Background: In the United States, pertussis circulation persists and primarily infects infants and children, despite routine vaccinations. To minimize infant morbidity and mortality from the disease before the first DTaP dose, the Advisory Committee on Immunization Practices recommends maternal Tdap vaccination in weeks 27-36 of pregnancy.
Methods: Cohorts of mother-infant pairs in the Medicaid Analytic eXtract (MAX) (2010-2014) and IBM MarketScan (2011-2015) databases were analyzed to estimate the effectiveness of prenatal Tdap vaccination compared with no vaccination to prevent infant pertussis in the first 6 months. Hazard ratios were estimated with Cox proportional hazards models and adjusted for potential confounders via inverse probability weights. The impact of preterm delivery on the risk of pertussis was analyzed. Results from the 2 databases were pooled.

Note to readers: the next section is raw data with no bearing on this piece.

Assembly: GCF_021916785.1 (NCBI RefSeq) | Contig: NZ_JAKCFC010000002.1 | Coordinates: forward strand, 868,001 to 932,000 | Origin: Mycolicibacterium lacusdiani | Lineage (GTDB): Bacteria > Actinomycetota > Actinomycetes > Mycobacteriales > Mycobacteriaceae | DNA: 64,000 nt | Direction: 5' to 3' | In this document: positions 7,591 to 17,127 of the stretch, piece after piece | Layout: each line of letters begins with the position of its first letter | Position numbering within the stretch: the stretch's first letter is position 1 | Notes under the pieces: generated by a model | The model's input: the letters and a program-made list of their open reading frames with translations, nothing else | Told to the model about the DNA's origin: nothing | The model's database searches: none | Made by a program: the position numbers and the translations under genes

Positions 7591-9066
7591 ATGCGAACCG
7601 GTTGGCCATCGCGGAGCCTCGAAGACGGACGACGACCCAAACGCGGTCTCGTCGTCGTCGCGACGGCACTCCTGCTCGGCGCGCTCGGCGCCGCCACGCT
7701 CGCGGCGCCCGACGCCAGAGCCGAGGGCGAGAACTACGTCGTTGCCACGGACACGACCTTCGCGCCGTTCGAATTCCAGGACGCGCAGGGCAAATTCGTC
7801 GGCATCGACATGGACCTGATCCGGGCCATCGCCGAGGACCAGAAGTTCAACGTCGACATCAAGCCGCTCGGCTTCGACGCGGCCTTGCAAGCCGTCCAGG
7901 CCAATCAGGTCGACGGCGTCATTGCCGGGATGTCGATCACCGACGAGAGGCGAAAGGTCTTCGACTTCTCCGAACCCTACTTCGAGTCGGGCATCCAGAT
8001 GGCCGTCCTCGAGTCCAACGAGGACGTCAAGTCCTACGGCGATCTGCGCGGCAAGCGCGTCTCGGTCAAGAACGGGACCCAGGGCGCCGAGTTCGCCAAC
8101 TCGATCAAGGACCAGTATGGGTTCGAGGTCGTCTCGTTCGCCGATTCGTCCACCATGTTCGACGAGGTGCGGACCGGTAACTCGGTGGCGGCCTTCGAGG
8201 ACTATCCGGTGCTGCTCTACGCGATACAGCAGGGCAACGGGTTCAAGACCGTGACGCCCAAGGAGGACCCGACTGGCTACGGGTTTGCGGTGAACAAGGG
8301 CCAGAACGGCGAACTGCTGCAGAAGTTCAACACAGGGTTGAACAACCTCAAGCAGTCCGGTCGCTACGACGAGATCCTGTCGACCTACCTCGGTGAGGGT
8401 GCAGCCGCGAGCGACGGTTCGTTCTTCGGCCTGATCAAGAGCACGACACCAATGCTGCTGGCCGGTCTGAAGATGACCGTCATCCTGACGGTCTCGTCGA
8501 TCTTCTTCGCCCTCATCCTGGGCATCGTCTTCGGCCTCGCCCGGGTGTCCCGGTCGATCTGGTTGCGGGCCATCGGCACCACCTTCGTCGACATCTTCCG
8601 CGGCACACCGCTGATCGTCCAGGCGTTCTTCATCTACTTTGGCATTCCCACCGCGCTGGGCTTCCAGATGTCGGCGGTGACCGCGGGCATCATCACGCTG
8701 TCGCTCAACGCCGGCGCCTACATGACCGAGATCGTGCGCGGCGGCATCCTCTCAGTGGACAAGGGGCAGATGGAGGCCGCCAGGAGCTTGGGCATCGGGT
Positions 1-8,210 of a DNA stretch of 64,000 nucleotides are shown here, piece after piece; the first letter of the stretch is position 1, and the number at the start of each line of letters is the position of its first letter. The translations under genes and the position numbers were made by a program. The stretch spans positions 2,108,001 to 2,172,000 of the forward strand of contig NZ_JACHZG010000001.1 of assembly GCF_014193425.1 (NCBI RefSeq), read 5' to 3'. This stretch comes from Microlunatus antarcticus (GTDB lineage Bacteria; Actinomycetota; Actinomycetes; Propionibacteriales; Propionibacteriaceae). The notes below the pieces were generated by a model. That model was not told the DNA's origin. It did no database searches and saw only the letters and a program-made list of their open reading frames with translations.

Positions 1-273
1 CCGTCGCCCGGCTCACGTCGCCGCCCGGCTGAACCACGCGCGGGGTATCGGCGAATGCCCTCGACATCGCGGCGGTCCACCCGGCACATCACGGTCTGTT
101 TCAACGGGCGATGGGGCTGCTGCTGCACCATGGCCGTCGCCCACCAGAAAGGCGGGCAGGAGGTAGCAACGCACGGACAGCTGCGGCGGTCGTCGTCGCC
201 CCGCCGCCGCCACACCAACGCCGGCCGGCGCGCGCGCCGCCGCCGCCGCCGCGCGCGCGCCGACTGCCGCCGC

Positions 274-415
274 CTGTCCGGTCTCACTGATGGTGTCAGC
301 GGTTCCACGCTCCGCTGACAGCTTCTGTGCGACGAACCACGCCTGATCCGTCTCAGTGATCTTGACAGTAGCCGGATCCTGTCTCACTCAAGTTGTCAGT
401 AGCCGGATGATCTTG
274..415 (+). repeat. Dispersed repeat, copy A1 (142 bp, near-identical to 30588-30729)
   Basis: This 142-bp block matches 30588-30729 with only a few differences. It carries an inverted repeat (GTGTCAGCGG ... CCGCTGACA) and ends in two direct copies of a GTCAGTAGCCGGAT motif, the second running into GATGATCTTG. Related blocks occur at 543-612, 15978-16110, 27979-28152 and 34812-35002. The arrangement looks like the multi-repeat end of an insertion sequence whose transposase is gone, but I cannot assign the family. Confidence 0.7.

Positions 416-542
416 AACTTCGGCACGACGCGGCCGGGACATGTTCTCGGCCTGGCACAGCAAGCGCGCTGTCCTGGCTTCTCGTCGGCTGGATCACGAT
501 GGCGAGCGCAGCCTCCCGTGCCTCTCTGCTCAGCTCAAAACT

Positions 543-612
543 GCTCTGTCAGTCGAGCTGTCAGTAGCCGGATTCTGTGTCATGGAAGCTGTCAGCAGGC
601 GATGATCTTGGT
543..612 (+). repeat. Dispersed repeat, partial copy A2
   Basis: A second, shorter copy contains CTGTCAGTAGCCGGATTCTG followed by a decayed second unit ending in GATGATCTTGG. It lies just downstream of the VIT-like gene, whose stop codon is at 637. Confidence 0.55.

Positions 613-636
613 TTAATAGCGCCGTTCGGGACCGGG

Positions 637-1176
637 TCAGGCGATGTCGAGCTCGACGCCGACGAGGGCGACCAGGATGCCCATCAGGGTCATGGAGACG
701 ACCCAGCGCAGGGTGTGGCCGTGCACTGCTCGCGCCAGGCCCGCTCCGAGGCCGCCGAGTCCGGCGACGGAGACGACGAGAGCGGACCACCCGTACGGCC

Results: In MarketScan, women received Tdap vaccination before delivery in 114,067 (25.6%) of 445,638 pregnancies and in MAX, 33,286 (4.8%) of 695,262 pregnancies. Among pregnancies with preterm delivery, only 21.2% and 3.8% in MarketScan and MAX had been vaccinated. The risk of pertussis in unvaccinated term infants was 3.5 (MarketScan) and 17 (MAX) per 10,000; and in preterm infants, it was 8.4 (MarketScan) and 19.8 (MAX) per 10,000. The pooled hazard ratio for Tdap vaccination any time before delivery versus no vaccination was 0.64 [95% confidence interval (CI): 0.41-1.00]. The hazard ratio was 0.11 (95% CI: 0.03-0.36) for preterm and 0.78 (95% CI: 0.48-1.29) for term infants vaccinated before 37 weeks. The incidence of pertussis was higher and the protective hazard ratio stronger during pertussis outbreaks.
Conclusions: Prenatal Tdap vaccination reduces the risk of pertussis infections in the infants' first 6 months by 36%. Vaccination soon after 27 weeks of pregnancy, before when deliveries began, ensures vaccination includes those born preterm, who are at highest risk for pertussis and benefit particularly from this vaccination.
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